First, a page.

November 23, 2014



There are some uncanny similarities between the political conditions that were prevalent in the states of Maharashtra and Haryana just before the two states went to the polls in October 2014 and those in Assam today which will see elections in the first half of 2016. All three states are traditional Congress bastions - the INC was in power for 15 years in Maharashtra in alliance with the NCP; it held on to power for a decade in Haryana and has won three consecutive terms in Assam. Besides, in all the above mentioned states, the BJP and its allies did exceedingly well in the last General Elections, decimating the Congress. That's not all. Like Tarun Gogoi in Dispur, there was widespread discontent within the party over the performance of its incumbent CMs - Prithviraj Chauhan in Maharashtra and Bhupinder Singh Hooda in Haryana. Now considering that the Congress was shunted out in the two states about a month ago, will the grand old party also be shown the door in Dispur.

Last week, BJP leader and MLA Jadab Chandra Dekha in an interview claimed that about 20 Congress MLAs in the north eastern state are in touch with the saffron outfit and may join it, thereby reducing the Gogoi regime to a minority. Ever since the big polls in May, there have been murmurs that a certain section of the INC MLAs in the state was keen to replace the incumbent CM who has been seen as 'ineffective'. In fact, some months ago, a delegation of 30 odd Congress MLAs under the leadership of Himanta Biswa Sarma met the state governor and asked him to sack the CM. However, the party high command in Delhi has firmly stood behind Gogoi, rejecting all talks of a change in leadership in Dispur in the near future. It seems that the Congress is sitting on a time bomb which can explode, anytime.

What worries me is that the 120 year odd party refuses to learn any lessons from the last one year in which it has lost election after election to its nemesis - Narendra Modi and his BJP. After losing the battle for much of the heart land in December last year, the Congress under Rahul Gandhi was reduced to a mere 44 seats in May last year; today, it is not even the principal Opposition to the NDA regime at the Centre. In October this year, it was decimated in Maharashtra and Haryana. Opinion polls predict a battering for the grand old party, both in Jharkhand and Jammu Kashmir which is corroborated to a large extent by the results of the General Elections. Today, Assam and Karnataka are the only two big states where the party is still in power. In spite of this, Rahul Gandhi and his coterie continue to wield all powers while senior leaders who have spoken against Baba have been gagged. For many, the writing is on the wall; the Congress is all set to lose Assam in the next one and a half years. And the worst part about it, at least from the party's perspective is that it is going to lose it not to the AGP or the AIUDF but the BJP.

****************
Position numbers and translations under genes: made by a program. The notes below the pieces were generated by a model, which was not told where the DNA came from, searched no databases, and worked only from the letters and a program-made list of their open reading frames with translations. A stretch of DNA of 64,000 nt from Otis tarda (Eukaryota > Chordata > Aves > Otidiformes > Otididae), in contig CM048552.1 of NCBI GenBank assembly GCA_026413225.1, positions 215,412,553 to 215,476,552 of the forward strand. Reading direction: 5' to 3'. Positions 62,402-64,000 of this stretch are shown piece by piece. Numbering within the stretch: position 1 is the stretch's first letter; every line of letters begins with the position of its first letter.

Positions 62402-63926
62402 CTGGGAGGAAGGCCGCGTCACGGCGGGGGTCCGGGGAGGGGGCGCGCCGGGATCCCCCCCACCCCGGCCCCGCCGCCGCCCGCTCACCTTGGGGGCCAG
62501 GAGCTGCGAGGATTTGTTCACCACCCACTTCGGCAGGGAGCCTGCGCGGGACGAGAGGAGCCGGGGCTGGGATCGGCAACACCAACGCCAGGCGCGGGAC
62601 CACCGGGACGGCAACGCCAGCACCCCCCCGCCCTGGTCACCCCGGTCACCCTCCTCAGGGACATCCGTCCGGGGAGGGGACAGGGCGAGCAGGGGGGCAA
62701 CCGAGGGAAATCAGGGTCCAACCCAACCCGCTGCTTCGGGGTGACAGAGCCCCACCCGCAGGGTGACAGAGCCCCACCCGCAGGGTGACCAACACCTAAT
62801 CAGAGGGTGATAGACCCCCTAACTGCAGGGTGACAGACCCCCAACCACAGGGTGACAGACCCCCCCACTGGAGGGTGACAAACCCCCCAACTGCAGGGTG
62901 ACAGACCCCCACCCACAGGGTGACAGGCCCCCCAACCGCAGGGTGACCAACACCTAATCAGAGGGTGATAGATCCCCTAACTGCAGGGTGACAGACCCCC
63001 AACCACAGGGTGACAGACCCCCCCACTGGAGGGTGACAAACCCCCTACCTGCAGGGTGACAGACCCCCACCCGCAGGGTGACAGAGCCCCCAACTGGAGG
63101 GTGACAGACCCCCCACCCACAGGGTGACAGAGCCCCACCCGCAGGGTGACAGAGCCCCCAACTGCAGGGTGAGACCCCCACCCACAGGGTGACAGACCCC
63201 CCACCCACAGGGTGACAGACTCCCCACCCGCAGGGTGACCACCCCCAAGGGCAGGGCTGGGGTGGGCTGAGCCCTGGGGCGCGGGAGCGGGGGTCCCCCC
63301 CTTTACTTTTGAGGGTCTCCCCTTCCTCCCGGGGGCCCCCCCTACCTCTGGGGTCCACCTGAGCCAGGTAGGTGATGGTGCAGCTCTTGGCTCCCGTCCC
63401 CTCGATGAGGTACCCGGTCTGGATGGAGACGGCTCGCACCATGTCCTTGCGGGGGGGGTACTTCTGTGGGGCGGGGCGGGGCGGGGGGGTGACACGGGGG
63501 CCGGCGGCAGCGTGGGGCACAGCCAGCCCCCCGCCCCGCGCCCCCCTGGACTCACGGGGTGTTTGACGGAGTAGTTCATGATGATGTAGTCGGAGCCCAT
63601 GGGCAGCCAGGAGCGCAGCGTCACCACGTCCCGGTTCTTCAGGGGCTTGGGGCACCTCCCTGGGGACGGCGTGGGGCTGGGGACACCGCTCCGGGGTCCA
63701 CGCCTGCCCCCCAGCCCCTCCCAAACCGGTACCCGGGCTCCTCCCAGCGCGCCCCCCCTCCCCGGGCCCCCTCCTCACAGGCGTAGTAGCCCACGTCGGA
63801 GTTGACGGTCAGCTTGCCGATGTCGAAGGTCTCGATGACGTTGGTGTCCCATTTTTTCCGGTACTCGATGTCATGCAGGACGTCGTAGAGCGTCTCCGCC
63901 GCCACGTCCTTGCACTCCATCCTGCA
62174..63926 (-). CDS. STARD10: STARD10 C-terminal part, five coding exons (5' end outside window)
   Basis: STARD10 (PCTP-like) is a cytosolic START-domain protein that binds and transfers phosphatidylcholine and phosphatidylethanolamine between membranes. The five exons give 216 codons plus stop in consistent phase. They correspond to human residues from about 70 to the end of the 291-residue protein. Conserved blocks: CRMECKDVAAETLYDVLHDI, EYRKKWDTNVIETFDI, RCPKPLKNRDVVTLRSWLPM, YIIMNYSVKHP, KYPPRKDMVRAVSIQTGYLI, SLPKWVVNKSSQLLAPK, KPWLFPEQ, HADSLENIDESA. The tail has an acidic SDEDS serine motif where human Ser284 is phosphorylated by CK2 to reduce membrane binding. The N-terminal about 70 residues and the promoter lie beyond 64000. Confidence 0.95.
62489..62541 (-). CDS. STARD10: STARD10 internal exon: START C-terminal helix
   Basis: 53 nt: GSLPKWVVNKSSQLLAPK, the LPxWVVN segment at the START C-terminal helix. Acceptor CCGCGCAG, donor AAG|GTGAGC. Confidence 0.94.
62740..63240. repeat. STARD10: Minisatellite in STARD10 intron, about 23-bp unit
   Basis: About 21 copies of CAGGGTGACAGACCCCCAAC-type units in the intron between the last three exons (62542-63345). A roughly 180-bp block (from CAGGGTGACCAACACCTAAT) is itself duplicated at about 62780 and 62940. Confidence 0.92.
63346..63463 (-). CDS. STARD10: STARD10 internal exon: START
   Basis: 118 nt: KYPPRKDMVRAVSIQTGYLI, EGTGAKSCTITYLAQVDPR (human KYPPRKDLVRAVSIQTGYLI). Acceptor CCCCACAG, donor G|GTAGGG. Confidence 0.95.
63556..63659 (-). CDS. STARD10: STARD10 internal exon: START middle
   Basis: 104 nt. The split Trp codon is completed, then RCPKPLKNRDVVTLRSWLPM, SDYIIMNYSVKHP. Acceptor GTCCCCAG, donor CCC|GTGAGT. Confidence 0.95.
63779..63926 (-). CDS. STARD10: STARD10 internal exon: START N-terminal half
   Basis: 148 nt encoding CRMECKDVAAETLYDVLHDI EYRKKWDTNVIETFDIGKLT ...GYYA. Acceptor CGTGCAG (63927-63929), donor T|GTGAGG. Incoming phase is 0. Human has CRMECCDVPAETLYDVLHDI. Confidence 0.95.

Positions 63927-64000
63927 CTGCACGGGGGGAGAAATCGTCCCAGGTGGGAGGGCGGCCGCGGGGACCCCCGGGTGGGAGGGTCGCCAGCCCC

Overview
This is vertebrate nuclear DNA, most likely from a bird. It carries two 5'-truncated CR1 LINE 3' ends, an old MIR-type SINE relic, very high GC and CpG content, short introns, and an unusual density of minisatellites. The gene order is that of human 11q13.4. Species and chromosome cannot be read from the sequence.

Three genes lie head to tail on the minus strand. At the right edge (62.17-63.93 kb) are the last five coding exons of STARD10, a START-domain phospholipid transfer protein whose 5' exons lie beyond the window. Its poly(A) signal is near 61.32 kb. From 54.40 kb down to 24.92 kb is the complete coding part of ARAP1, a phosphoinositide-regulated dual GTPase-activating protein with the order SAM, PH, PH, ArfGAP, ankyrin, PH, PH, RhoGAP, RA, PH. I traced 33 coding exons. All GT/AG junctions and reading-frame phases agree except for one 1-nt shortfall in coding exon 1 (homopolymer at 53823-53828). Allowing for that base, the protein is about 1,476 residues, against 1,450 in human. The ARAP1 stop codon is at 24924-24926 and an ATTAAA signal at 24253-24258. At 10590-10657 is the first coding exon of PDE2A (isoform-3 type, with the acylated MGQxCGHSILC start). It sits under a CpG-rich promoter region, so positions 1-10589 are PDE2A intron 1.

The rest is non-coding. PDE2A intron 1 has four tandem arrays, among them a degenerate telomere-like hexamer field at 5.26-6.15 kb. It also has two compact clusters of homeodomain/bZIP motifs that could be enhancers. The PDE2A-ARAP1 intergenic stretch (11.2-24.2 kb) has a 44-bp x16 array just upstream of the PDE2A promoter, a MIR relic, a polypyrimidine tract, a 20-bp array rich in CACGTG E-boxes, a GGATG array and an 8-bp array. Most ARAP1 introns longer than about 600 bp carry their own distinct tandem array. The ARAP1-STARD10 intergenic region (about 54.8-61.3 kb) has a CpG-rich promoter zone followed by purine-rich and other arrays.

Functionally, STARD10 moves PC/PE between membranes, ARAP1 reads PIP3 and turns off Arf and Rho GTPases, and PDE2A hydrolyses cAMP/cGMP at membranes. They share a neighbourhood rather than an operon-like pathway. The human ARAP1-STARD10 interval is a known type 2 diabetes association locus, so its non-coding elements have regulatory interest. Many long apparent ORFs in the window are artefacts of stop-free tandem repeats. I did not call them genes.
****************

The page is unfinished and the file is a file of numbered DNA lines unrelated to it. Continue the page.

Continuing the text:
Many believe that the writing on the wall is clear. However, is there anything that the Congress can do to win a fourth term in Assam? Although that may be ruled out, the INC can take some steps to at least cut down its losses. Firstly, Tarun Gogoi has to go. Yes, the 78 year old CM has to step down and the party has to nominate a younger leader who is acceptable to all factions in the state. Besides, such a move will also cut down anti-incumbency to some extent. Secondly, with the polls scheduled in early 2016, the party needs to get into action and improve the law and order situation in the state. The riots that have happened here in the past one year need to stop and the guilty must be brought to the book so that the people's faith in the administration is restored. Finally, the only way to stop the Modi bandwagon, as seen the Bihar by-polls is by stitching up alliances. The Congress should tie-up with the Asom Gana Parishad (AGP) and the Bodoland People's Front (BPF) which have pockets of influence in some regions. Considering that the AGP is fighting for its political existence, it should not have any problems in allying itself with the INC even though the two have been rivals in the past. However, the big catch will be Badruddin Ajmal's All India United Democratic Front (AIUDF) which is the second largest party in the present assembly. With the outfit drawing its support from the Muslims, it should be a 'natural' ally of the Congress in its fight against the 'communal' forces. The big question though is, whether the AGP or the BPF or the AIUDF are willing to share the dais with leaders from the grand old party?